Your rights as a patient
If you are displeased with your treatment or how you were addressed, you may file a written objection using the appropriate form to the director in charge of medical care at the unit where you were treated. You may also file a written objection by letter, as long as all the details specified on the form are included. A response must be returned to an objection within a reasonable time. The purpose of an objection is to resolve misunderstandings and to restore confidence in treatment.
Sign your objection and send it to: HUS Joint Authority, Central Registry, PO Box 200, FI-00029 HUS.
Objection on the treatment of patients (form in Finnish)(opens in new window, links to another website) Potilaan hoitoon tai kohteluun liittyvä muistutus (pdf 100.03 KB)
Correction to patient records
You also have the right to demand that any errors found in patient records be corrected.
Patient injury report
If, in processing an objection, it emerges that a patient injury has been caused in your treatment or in addressing you, the Patient Ombudsman will advise you how to file a patient injury report. Patient injury reports are to be filed with the Patient Insurance Centre. You should apply for compensation within three years of the time when you became aware of or should have become aware of the injury.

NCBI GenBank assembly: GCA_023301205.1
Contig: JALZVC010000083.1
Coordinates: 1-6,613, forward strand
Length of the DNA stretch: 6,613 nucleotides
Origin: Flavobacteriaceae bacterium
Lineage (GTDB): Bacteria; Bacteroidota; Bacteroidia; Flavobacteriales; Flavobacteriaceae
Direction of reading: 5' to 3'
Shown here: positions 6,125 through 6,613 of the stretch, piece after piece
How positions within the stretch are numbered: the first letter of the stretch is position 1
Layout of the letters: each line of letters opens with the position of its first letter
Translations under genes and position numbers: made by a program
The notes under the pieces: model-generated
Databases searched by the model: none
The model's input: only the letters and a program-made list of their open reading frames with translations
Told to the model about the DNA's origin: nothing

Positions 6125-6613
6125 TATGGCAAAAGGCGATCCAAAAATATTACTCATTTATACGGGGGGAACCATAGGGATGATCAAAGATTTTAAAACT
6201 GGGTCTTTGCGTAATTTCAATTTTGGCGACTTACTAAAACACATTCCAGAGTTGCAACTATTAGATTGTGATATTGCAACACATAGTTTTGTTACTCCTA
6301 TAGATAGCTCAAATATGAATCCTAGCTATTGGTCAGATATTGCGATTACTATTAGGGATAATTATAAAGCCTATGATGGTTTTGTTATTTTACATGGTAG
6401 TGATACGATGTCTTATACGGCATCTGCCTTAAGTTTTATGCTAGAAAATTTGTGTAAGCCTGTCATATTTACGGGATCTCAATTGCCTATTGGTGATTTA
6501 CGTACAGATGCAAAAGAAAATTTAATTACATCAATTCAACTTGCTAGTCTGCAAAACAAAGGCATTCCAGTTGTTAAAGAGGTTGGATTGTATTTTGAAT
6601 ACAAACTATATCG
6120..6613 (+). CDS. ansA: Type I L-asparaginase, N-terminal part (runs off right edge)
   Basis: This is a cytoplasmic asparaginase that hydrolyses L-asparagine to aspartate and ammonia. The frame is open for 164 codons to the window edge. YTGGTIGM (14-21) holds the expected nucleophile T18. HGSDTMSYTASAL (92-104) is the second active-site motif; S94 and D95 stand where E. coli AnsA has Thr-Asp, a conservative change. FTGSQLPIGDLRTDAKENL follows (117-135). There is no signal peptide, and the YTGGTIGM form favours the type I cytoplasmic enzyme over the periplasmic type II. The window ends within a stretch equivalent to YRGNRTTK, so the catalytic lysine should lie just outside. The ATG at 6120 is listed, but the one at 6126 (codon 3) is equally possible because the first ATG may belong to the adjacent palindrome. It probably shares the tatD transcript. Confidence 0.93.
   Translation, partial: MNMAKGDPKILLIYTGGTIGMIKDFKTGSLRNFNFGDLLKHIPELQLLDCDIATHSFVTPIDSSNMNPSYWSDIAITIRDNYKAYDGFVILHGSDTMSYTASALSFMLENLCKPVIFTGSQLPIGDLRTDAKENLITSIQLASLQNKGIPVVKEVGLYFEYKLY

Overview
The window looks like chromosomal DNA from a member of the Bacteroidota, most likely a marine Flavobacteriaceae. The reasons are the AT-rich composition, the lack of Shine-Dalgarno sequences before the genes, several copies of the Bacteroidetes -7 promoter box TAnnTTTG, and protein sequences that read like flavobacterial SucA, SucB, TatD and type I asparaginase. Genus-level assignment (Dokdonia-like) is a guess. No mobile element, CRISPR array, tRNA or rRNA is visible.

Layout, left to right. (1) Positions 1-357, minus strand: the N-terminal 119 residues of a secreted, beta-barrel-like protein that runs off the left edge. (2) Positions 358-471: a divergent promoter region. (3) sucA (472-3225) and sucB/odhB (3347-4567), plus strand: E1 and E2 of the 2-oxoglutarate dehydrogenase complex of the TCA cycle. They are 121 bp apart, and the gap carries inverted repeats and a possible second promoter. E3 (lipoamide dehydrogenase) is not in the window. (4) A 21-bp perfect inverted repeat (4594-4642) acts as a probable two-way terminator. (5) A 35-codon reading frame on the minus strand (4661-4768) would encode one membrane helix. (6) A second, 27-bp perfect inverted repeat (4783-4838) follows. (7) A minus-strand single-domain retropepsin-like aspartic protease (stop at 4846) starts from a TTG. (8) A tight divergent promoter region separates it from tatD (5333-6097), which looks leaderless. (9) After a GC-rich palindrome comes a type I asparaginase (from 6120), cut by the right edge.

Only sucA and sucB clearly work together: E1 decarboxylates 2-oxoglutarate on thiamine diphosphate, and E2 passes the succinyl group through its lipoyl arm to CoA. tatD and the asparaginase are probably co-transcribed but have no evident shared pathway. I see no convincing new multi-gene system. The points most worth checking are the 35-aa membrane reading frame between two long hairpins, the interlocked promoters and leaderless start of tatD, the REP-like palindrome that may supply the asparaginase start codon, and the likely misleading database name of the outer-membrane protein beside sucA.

You may file a complaint with the National Supervisory Authority for Welfare and Health (Valvira) if a case of suspected patient injury concerns a patient who has died or been seriously injured in care, or if there is a need to intervene in the right of a health care professional to practice. All other complaints are handled by the relevant Regional State Administrative Agency.
Claim for compensation
Material damage consists for instance of a patient losing a dental prosthetic or breaking their eyeglasses during treatment at a hospital as the result of an error or negligence committed by a staff member. In such cases, you may file a claim for compensation in writing.
Liability for compensation is provided for in the Tort Liability Act.